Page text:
Archive for October, 2017

Why Vilnius rules. On people and monuments | Versopolis

Vilnius is the capital of Lithuania, a small post-Soviet Baltic state. It also used to be the capital of The Grand Duchy of Lithuania (GDL), with its first written reference dating as early as the 14th century. Lithuania is a young democratic country with long and difficult history to match, winters that will get on your nerves, and one of the oldest languages in the world. Linguists studying the ancient Indo-European languages, chiefly Sanskrit, learn Lithuanian first, because they are closely related: Similar in conjugations, pronouns, names for body parts and structure of a great number of words. Naturally, there have always been many languages spoken in Vilnius: Lithuanian, Yiddish, Polish, Russian, and now also English.

During the interwar period, as Lithuania had lost possession of Vilnius, as well as the Baltic coast, Lithuanians only constituted 2% of the residents of the city. The number only increased after World War II, with Vilnius returned to Lithuania again. For several centuries, it had been a city of Poles and Litvaks, mostly, an interesting crossroad of cultures. Only Jerusalem and Vilnius are said to have so many different temples so close to each other: Catholic, Orthodox, Evangelist, Uniate, Judaist…

Vilnius does have a special Vilnian charm. Baltic states remain a terra incognita to the Western civilization. Vilnius, Riga and Tallinn are confused with each other. So…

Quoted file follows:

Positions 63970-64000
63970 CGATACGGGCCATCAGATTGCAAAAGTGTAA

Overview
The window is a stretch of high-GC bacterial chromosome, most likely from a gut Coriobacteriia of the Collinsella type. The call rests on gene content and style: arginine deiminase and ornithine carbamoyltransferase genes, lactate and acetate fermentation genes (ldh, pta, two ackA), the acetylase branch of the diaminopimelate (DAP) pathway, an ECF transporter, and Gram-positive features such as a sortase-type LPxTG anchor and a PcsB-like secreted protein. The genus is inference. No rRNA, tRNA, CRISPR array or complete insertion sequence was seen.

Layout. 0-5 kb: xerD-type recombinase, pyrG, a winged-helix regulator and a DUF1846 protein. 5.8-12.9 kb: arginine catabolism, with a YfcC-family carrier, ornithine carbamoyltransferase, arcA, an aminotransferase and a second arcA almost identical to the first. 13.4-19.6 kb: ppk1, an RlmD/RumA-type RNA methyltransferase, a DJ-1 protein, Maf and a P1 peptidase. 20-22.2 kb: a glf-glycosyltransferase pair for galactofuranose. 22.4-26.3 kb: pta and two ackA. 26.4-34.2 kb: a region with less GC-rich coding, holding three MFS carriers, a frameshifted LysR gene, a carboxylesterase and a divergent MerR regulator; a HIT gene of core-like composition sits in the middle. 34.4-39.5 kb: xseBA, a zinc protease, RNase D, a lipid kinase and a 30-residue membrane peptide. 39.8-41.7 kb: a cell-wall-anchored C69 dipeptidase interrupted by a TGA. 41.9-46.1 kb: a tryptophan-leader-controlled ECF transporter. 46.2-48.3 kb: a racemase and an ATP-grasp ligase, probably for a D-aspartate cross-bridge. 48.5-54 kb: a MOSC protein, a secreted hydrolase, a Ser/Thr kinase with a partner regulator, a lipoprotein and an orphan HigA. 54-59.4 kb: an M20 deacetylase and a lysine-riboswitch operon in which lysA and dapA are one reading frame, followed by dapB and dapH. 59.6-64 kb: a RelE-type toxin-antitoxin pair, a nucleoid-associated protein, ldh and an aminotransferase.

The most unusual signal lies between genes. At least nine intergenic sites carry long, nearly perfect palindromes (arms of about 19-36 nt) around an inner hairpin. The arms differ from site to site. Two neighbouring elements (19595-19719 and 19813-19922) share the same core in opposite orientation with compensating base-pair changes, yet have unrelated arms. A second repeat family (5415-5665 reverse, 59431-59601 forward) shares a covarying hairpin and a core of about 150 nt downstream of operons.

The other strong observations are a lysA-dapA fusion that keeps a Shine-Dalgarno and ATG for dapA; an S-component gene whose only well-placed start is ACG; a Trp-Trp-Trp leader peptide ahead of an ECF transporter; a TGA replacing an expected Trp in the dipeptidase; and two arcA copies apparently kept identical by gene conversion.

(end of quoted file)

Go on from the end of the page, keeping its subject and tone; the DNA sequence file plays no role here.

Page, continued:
What makes Vilnius special?

Many things, really. Vilnian Baroque, established by Silesian architect, Johann Christoph Glaubitz, for instance, and Litvak culture – for several centuries, Vilnius used to be the spiritual center of Ashkenazi Jews, often referred to as the Northern Jerusalem. This is where writer and Nobel Prize winner Czesław Miłosz studied, this is where his friend, Joseph Brodsky, another Nobel laureate, partied. French writer Romain Gary, the only writer ever to win two Goncourt Prizes, was born here. Some wonderful Yiddish-language poets lived in Vilnius – my beloved Moyshe Kulbak, Abraham Sutzkever. Of course, many interesting Lithuanian writers also worked in Vilnius – Žemaitė, S. Nėris and others.

Russian poet Marina Tsvetaeva’s letters to her Vilnian friend were found recently. Polish Romanticist poet Adam Mickiewicz studied here – there’s a monument to him in Paris, too. Born in Vilnius was Jewish anarchist, writer, activist and prisoner, Alexander Berkman, the significant other of the most dangerous woman in the US, in the beginning of 20th century, also Litvak, Emma Goldman. The students of Vilnius Academy of Arts – mostly Jews from around the present-day Lithuania, Belarus and Poland – moved to Paris in early 20th century, forming the second wave of École de Paris, which made a great impact on Western modernism.

One text is evidently not enough to fully reveal the love I have for Vilnius. So let’s do it in a simpler way: I’ll tell you how this whole cultural variety is displayed in the city’s monuments and sculptures.

Four Lithuanian Writers

The central street of Vilnius – Gedimino prospektas – is where she sits: Žemaitė (Julija Beniuševičiūtė-Žymantienė, 1845–1921). A woman in a rustic headscarf and with a pipe. The latter was left out, in the Soviet monument – it was probably considered unattractive: A woman with a pipe, yuck… An impoverished, noble-born girl came to Vilnius from Žemaitija, Western Lithuania. She would walk barefoot because, according to her, “stones tear up the shoes.” She brought up 7 children with her husband, and fell in love with another man 30 years her junior, who later married her daughter. A decided feminist, she took part in the first Lithuanian women’s congress, in 1907. During World War I, on the eve of her 70th birthday, she decided to go to America. Even there, out of eccentricity, she kept the accessory of a countrywoman – the headscarf. It remained the detail of the writer’s personal style.